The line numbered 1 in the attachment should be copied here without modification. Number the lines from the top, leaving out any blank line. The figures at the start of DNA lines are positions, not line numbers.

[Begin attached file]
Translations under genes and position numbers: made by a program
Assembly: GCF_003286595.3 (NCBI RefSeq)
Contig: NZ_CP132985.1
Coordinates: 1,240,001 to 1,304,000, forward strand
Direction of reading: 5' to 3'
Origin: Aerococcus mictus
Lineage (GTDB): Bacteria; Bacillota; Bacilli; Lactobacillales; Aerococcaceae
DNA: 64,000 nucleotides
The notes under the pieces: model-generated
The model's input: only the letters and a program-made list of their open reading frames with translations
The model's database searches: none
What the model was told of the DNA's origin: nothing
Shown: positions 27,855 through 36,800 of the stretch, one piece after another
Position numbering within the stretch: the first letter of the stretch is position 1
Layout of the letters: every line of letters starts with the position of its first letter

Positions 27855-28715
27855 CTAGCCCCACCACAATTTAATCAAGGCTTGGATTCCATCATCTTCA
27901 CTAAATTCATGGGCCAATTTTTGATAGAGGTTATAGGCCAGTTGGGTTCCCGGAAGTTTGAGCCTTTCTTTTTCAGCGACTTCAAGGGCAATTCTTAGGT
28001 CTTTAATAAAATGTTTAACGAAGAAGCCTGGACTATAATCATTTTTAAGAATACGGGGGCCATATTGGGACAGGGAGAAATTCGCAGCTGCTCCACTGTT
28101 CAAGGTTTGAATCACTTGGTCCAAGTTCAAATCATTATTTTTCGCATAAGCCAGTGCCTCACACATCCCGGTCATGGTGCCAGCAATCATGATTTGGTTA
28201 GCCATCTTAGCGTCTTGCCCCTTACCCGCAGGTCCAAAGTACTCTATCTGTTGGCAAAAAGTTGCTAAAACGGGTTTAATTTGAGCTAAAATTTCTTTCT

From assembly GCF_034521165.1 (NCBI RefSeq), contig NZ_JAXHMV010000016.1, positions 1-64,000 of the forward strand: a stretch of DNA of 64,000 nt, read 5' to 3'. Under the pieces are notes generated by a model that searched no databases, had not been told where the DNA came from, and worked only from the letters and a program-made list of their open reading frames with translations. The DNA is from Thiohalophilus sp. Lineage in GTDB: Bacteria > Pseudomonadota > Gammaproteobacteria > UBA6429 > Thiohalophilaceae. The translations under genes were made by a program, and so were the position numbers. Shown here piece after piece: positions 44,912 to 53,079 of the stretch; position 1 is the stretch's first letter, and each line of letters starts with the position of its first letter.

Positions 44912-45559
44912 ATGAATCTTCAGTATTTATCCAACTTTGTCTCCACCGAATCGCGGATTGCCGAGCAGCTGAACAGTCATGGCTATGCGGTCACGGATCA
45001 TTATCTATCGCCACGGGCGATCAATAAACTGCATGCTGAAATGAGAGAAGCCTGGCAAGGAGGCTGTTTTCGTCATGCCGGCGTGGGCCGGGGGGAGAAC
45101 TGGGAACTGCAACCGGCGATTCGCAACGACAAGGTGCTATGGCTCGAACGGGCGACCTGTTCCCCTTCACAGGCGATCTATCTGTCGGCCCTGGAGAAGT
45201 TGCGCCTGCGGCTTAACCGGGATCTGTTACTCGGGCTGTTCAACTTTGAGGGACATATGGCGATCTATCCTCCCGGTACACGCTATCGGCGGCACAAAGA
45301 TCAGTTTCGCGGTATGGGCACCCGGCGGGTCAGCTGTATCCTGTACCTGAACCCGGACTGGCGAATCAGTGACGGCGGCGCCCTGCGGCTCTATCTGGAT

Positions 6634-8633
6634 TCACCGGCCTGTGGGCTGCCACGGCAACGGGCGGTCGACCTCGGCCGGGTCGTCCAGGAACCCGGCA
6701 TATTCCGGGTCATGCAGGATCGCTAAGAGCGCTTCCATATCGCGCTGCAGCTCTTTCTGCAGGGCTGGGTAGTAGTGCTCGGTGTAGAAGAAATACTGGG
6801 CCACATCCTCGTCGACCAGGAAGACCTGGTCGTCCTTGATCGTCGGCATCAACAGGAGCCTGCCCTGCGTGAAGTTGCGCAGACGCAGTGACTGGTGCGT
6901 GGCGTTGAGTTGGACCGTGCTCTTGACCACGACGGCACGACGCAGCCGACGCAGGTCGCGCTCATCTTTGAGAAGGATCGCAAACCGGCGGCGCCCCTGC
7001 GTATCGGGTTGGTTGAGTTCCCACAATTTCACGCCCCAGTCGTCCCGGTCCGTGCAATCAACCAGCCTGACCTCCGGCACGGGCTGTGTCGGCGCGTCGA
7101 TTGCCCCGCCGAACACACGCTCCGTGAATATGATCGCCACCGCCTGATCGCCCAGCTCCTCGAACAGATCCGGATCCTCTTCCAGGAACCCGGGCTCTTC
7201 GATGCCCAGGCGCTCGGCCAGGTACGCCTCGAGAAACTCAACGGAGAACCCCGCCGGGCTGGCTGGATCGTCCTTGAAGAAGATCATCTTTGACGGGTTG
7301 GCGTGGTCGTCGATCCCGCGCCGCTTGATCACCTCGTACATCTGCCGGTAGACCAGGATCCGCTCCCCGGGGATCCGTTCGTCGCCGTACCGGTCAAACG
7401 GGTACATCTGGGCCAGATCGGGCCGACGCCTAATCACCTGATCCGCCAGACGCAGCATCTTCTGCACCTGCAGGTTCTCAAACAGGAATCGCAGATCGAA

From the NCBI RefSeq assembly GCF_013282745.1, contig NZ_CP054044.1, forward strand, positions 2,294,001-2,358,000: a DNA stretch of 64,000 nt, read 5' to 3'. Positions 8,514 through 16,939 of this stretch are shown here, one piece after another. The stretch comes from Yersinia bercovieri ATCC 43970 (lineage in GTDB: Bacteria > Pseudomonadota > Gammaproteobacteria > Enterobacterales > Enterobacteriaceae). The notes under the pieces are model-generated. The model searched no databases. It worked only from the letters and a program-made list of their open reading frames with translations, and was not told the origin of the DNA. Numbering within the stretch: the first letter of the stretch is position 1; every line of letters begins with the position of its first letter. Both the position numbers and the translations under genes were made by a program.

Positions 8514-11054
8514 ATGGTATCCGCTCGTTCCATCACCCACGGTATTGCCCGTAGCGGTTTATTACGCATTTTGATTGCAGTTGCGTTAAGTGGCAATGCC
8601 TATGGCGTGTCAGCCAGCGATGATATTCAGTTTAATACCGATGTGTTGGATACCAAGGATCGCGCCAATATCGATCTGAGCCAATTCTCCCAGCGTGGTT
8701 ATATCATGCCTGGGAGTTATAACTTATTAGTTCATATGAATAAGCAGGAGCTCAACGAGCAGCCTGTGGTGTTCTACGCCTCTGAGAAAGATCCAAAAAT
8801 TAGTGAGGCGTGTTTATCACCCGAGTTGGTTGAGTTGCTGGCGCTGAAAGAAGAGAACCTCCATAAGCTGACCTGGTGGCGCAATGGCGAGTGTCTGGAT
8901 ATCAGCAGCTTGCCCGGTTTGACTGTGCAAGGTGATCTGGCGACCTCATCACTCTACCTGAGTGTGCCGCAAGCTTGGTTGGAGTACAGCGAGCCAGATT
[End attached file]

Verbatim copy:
Translations under genes and position numbers: made by a program